Assuming that a dynamic equilibrium exists between immobilised AuNPs and AuNPs in the reaction solution, the equilibrium surface coverage would be dependent on the particle concentration in the solution. Since the immobilisation occurs under flowing conditions, the concentration of the particle solution can be considered constant over time. Therefore, in order to achieve different coverage of immobilised AuNPs on the SAM, the concentration of the gold nanoparticle solution was stepwise lowered by dilution with water before injection. For much diluted solutions, i.e. the AuNP solution appeared almost uncoloured; a decrease in the saturation level was observed for the AuNP immobilisation.

It is probable that a lower Biacore response actually corresponds to a situation with fewer immobilised AuNPs. This was also confirmed by a visual inspection of a Biacore surface for which different low concentrated solutions of cystine functionalised AuNPs were injected in the different channels. The intensities of the red bands observed decreased in correspondence with the saturation levels obtained for the different channels. FIG. 25 shows the injection of three differently concentrated solutions of cystine modified AuNPs giving raise to different AuNP surface coverage and the subsequent immobilisation of Avidin to these surfaces. From this, it is clear that surfaces with more AuNPs seem to bind more Avidin than surfaces with little immobilised AuNPs. There is a clear trend towards more Avidin immobilised and biotin-BSA bound for larger relative AuNP surface coverage, however both curves seem to reach some kind of saturation for higher values. The reason for this might be sterical hindrance as well as electrostatic repulsion between the positively charged Avidin, as the protein density grows larger on the surface.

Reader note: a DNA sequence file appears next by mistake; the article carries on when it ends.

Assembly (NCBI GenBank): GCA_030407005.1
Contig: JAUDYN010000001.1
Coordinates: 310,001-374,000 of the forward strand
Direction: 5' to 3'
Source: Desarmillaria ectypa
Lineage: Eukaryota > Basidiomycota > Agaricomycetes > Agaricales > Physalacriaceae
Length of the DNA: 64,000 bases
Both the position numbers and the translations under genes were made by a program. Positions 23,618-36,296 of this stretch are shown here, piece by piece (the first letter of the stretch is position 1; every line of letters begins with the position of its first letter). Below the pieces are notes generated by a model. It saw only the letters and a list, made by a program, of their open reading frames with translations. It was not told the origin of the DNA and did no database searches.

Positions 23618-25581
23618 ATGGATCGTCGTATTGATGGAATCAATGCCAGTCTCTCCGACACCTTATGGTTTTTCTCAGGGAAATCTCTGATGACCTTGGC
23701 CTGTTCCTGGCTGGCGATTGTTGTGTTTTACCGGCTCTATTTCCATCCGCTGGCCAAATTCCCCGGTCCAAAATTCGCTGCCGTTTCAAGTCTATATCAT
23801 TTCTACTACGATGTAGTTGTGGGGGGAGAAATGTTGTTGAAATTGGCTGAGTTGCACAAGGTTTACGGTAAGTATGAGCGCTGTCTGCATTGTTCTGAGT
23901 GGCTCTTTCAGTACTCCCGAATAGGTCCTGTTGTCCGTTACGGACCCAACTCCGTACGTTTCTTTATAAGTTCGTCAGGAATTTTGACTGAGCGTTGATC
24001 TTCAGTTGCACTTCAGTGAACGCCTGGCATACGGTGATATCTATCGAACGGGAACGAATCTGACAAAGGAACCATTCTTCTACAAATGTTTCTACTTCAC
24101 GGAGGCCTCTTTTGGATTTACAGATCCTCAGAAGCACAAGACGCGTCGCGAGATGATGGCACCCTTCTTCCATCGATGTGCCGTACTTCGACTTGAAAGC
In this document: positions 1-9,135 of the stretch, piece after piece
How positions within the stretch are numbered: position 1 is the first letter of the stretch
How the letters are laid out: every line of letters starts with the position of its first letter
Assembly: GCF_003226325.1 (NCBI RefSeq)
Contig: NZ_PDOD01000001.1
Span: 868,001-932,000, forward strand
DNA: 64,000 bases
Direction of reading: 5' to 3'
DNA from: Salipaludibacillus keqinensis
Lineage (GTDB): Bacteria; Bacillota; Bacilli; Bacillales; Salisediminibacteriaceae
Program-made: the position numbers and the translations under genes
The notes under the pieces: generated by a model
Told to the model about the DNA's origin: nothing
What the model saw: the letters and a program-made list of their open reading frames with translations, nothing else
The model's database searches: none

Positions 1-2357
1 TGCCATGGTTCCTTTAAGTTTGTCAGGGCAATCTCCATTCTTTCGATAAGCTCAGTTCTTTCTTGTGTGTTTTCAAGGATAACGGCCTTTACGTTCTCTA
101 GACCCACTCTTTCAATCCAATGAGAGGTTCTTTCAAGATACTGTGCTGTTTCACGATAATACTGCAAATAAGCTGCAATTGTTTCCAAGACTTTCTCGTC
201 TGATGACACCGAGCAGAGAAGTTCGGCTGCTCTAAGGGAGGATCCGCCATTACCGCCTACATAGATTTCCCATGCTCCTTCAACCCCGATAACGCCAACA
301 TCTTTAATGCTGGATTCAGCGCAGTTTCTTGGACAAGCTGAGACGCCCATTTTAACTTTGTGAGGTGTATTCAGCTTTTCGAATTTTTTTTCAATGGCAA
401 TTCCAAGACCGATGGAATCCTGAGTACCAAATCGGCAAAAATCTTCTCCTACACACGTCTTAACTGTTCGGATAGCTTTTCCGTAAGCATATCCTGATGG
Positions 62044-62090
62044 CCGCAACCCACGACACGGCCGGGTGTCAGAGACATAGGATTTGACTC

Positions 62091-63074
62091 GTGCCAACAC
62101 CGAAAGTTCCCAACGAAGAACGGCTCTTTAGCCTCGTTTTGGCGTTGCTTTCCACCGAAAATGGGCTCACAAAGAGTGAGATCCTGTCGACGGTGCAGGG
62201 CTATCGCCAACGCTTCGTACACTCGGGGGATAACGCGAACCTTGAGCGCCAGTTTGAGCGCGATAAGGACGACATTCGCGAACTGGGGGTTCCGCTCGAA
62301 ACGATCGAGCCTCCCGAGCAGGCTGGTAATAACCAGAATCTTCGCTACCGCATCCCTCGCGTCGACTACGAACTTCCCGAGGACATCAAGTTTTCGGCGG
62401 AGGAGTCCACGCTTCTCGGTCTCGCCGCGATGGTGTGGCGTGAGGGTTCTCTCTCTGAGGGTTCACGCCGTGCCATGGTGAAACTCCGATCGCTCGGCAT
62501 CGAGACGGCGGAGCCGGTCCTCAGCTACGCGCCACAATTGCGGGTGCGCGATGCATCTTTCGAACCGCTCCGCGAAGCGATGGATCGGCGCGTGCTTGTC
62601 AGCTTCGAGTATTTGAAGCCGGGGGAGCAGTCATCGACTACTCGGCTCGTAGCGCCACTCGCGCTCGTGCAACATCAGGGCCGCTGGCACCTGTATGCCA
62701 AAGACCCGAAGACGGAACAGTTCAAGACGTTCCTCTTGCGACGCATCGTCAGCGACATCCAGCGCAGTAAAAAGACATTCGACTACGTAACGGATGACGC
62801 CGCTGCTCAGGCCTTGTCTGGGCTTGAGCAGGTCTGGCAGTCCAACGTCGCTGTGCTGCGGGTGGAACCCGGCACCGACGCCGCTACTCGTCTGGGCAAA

To see if the presence of gold nanoparticles had significant influence on the amount of Avidin bound, a one-tailed student's T-test was performed to compare the amount of Avidin immobilised directly to the SAM, with the amount immobilised to the SAM with maximum AuNP surface coverage. It was found that more Avidin bound to the AuNP modified SAM than what was bound to the unmodified SAM, with p<0.001, i.e. there exists a significant difference. FIG. 17 compares the mean values (n=3 and n=4 respectively) with 95% confidence intervals for the different amounts of Avidin and subsequently biotin-BSA obtained for the different surfaces. Since both Avidin and biotin-BSA have a molecular weight of approximately 66 kDa, the Biacore response at the x-axis can be exchanged for surface density. Table 2 summarizes some important features obtained from the data in FIG. 27.

TABLE 2
Avidin and biotin-BSA on the SAM and SAM/AuNP surface
Avidin Biotin-BSA Avidin surface Biotin-
(mean ± 95% (mean ± 95% coverage BSA/
Cl) pg/mm2 Cl) pg/mm2 (d = 5 nm) % Avidin
SAM 1255 ± 171  642 ± 82 23.2 0.51
SAM + 1864 ± 94 1078 ± 14 34.5 0.58
AuNPs
Change +48.5% +67.8% +48.5% +13.0%